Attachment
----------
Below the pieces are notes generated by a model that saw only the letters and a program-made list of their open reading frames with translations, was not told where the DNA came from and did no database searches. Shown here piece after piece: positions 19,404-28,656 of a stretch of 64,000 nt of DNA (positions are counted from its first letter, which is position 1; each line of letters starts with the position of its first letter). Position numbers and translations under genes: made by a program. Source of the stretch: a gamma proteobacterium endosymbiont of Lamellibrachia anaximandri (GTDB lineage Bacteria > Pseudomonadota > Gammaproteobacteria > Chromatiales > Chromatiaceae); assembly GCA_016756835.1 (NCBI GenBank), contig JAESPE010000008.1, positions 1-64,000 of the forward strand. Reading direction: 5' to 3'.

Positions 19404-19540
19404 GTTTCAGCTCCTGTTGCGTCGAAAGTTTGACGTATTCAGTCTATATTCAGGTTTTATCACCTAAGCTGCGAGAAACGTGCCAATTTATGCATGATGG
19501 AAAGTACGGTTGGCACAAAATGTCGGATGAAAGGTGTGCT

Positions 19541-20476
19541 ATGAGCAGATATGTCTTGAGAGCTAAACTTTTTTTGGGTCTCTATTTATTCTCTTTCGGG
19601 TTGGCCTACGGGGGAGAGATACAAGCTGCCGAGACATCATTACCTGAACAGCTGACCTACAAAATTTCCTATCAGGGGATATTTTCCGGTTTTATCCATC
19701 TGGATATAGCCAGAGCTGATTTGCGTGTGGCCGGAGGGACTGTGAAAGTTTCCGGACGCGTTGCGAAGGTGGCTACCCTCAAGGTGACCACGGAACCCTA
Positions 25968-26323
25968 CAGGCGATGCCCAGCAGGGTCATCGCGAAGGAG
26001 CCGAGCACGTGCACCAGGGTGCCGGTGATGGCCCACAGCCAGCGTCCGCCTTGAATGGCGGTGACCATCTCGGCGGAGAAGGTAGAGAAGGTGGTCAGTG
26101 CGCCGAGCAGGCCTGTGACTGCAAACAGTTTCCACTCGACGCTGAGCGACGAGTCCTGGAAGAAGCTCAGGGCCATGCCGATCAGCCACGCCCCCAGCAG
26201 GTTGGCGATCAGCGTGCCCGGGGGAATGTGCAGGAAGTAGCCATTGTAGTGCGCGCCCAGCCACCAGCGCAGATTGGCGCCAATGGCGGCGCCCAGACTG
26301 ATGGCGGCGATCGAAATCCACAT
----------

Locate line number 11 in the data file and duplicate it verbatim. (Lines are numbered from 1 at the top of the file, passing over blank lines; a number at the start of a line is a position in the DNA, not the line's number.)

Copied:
26001 CCGAGCACGTGCACCAGGGTGCCGGTGATGGCCCACAGCCAGCGTCCGCCTTGAATGGCGGTGACCATCTCGGCGGAGAAGGTAGAGAAGGTGGTCAGTG